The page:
Where did you find your passion for urban agriculture and entrepreneurship? My parents are from Haiti, so there’s always a variety of food coming in and out of my house, but in high school we went through a rough patch. My parents were able to access food markets and shelves. We still had our home, but those supplementary items supported us and it opened my eyes. If you don’t know a resource exists, you can’t use it.
What research are you working on this summer? I conducted a survey with Twin Cities farmers and gardeners to learn how they keep soil healthy in urban areas, how they dealt with pollution and damaged soil.
That’s intense! Well, a lot of urban growers don’t have access to the information they might need. Most started outgrowing as a hobby, not to sell product, but now there’s a huge movement to do so with no real information about how to do it.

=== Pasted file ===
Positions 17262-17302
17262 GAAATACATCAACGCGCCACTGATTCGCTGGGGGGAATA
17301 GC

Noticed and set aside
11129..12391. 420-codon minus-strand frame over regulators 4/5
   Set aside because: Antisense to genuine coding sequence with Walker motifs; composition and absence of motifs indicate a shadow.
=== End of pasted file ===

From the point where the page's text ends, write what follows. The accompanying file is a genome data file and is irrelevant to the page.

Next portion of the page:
What’s the most exciting thing you’ve done so far? We visited urban farms and got to see exactly what they were doing. I didn’t realize how many urban farms there were in Minnesota. Huge farms! Plus, we got to taste test produce.
What’s the dream job? Whatever business I end up working in, it’s going to involve nutrition and giving care to people who don’t have access to it. I want to lessen the gap in access to women's healthcare. That means educational programs that, say, work with a community garden to provide access to information on food deserts, nutrition, and urban gardening.
So, what do you do for fun? I love to cook and try new foods. And I like rollerblading and photography. Those are the things that keep me sane!
Harywilliam Gonzalez Vidal